July 3, 2017
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Bang, Bang! Shoot ‘Em Up
In 1976, there was a video game released by Atari called Outlaw. It was one of the early games I bought for the 2600 next to Asteroids, Combat, and Missile Command. Outlaw had the principle to be one cool-ass (for mid-’70s standards), shoot-’em-up multiplayer. The duels consisted of two gunslingers, one on either side of the screen with a cactus in the middle. Sometimes you could shoot the cactus and blast holes through them. Other times you could not. Like all Atari 2600 games, the case artwork is light years more detailed than the pixelated minimalism that is Outlaw.
It was our portal into Spaghetti Western escapism. The duel was a tectonic shift from the sports and space games much like the Western was an escape from serious drama or schlocky humor. For the genre, it was both. Everyone loves a good duel scene, right? That is why whenever Lee Van Cleef makes an entrance everyone takes notice.
For a Few Dollars More – Lee Van Cleef’s Entrance
We may perpetually give the bad ass award to John Wayne and Clint Eastwood, but for Flint Eastwood, the tough guy lies in the devilishness of Cleef. And she does not just channel Cleef through wide-rimmed hats but through the defiance in her demeanor.
To The Ships!
Sure there was Taito’s 1975 release of Western Gun that beat Outlaw to the draw by a year. But in the early stages of the Japanese company’s legacy, when I think of Taito I think of Space Invaders. A timeless game that launched the company into an influential piece of video game history. Their legacy gave us gems like Elevator Action, Arkanoid, and Bubble Bobble, among many others.
What was just as important to Taito’s innovative graphics and gameplay was their soundtracks. Leading innovation and treating the music more than simple background noise, these games were carefully planned and executed in film-like fashion. Ship To Shore Phone Co. found an opportunity to bring back the legacy of video game music by giving Hisayoshi Ogura’s score to Taito’s DARIUS a 30th-anniversary resurrection. Did you ever play DARIUS? The game was massive! Volume two in the arcade releases, this is only a glimpse into the parallel universe Ship To Shore created.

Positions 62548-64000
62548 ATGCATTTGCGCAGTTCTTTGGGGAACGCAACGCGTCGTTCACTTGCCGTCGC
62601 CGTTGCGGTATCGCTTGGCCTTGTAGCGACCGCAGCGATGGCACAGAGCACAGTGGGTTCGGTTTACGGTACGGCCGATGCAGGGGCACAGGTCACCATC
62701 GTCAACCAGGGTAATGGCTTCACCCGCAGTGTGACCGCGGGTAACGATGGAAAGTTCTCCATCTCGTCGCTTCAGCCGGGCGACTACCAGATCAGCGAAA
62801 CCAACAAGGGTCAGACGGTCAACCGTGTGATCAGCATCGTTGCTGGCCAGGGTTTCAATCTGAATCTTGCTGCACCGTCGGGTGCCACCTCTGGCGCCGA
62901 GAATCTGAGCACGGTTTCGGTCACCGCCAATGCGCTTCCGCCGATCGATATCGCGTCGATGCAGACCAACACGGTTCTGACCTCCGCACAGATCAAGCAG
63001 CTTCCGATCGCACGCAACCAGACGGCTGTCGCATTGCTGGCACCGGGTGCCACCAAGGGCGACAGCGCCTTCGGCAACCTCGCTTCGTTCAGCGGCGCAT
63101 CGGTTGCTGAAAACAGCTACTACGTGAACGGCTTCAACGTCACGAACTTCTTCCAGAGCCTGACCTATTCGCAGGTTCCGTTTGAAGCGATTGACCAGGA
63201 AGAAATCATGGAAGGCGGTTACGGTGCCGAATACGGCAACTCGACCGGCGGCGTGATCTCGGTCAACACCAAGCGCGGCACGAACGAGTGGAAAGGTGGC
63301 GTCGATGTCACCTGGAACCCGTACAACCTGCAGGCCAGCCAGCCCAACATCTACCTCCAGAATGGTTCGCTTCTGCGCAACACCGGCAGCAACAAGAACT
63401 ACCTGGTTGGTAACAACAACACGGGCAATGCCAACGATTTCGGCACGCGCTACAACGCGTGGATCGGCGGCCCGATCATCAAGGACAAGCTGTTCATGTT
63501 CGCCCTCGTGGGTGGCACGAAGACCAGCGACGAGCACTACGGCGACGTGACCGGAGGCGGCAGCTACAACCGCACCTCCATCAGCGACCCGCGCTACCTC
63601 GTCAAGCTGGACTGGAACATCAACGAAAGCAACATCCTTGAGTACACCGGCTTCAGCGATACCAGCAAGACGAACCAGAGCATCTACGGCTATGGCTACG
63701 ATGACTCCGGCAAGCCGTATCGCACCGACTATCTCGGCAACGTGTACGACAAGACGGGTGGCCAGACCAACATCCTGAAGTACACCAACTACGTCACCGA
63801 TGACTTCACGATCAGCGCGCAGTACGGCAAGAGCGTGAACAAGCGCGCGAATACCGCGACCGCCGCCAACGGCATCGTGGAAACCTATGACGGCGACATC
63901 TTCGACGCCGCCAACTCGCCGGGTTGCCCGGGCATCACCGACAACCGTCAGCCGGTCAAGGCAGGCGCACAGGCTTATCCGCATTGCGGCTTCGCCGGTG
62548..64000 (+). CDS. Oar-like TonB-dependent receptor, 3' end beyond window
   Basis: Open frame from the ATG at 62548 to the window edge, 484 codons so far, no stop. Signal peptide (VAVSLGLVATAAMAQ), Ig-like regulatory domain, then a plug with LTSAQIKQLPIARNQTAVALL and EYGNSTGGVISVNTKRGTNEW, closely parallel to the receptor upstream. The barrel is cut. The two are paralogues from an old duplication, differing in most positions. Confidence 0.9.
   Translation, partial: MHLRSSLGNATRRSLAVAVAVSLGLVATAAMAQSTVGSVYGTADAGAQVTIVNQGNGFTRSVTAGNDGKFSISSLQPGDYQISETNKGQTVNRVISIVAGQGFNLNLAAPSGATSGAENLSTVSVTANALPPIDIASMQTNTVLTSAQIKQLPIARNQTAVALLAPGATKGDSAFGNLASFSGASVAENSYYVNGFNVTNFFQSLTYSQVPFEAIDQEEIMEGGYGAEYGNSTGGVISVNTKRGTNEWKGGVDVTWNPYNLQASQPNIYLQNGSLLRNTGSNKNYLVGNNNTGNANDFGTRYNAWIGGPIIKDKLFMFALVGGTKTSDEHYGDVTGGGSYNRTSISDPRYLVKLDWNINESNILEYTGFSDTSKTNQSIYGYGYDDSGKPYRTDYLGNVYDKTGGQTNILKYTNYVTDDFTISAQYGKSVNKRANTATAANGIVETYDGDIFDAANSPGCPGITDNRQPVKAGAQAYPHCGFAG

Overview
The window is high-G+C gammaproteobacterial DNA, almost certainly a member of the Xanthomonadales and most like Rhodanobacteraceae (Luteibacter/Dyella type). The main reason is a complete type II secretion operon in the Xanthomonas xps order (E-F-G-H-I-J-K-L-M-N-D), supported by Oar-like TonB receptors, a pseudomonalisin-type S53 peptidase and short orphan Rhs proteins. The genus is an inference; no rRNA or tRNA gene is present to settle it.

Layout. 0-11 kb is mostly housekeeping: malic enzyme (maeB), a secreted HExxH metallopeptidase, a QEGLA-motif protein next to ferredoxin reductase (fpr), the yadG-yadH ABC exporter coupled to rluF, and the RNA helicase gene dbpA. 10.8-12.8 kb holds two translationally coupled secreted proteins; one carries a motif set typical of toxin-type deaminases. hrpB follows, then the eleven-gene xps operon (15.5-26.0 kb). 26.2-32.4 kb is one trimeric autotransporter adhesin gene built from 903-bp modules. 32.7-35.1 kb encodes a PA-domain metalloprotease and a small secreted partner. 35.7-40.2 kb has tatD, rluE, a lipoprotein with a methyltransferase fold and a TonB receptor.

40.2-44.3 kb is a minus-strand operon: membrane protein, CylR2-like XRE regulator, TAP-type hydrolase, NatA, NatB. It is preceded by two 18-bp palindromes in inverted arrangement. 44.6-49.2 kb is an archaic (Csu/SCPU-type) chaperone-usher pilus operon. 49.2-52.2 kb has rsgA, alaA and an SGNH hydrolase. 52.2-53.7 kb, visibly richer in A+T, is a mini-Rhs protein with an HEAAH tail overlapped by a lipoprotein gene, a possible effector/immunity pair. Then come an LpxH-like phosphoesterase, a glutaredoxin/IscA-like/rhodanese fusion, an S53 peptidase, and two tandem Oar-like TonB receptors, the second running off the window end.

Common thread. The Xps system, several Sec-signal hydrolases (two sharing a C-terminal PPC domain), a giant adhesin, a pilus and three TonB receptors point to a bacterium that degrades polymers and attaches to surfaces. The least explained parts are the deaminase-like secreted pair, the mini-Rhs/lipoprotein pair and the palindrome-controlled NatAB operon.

Back In Time
Movies were a great synonym for video games. From Raiders of the Lost Ark to Robocop to Ghostbusters to Back to the Future, it was a sure-fire formula to incorporate a blockbuster into a riveting pile of adrenaline, even if that meant get the ankh, go back to find the key, put the key in this device, run out of the room, run back in the room, wait for the sun, place the ankh in this specific space, and the map is revealed. Of course I am badly paraphrasing, but you get the idea.
Back to the Future had a slew of schlock. One of them was to throw sodas at teenage goons. The other was when Marty McFly is playing guitar, you have to catch the notes. There was something a little too Moonwalker about it all.
As you are moving around the town to do specific tasks to help enhance the mission of the game, you experience a rather minimal 8-bit version of Huey Lewis and the News’ “Power of Love.” You have to stretch your mind to tap into the aura of its pixelated glory. Once you get there, it has its charm. Of course, you could always play the human version. I wonder what the band thinks of that game, 28 years later.
Even though they came through Indy to perform at The Lawn, what would have been a real trip in the Back to the Future continuum would have been for Huey Lewis and the News to perform a concert in Los Angeles, October 21, 2015. And as they were performing (hell, it could have been “Back In Time” or “Power of Love” for posterity) Michael J. Fox (McFly) and Christopher Lloyd (the professor) would show up in a Delorian, along with some special effects and do a skit. Fans would have gone absolutely nuts. Some fans did take a tour of the film’s location relics. Not as exciting.
Rise From Your Grave
There was a rift in the ’80s. The battle between Nintendo and Sega. Christmas 1989, I was awarded a Sega Genesis. What came with every Genesis was the game Altered Beast. The game was simple. You an Odysseus like hero, fighting various incantations of Greek monsters like the Cyclops or Medusa. Being a fan of Clash of the Titans, this game was. . . epic! The impact was felt throughout the pop culture spectrum all the way to Mr. Bungle sampling the infamous line in the game.
Sega went from cartridge to the Sega CD. One of the innovations Sega experimented was interactive movie games. The movie did not come to you. You became the movie. It was basically a next level version of Choose Your Own Adventure story where you had a series of choices to make. Based on those actions were a reaction, be it positive or negative.
Night Trap was the survival horror game for the Sega CD. Everyone wanted a copy of the game after it got the attention of the United States government. Too bad after its initial print run, the game got yanked from shelves.
Night Trap was unique that it unconsciously pushed survival horror into another realm of gaming. It was not until Resident Evil came out for the Playstation that survival horror gaming changed and Night Trap was but a distant memory, contained as its own limited-run branding. If it were not for the federal government, survival horror gaming may be completely different today.
When it comes to survival horror video games, it is all about the element of surprise. The shock of the art. The Dahmers combine that shocking allure with the recklessness of a Grand Theft Auto-like scenario. The adrenaline is worth the ride.
Thank you for digging into the crate of Selective Memory’s new format. We hope you enjoyed it! Be sure to check out all the content on selectivememorymag.com. Until next time, hit us up and let us know what your favorite video games are, as well as your favorite video game music. Here’s Forbes’ list.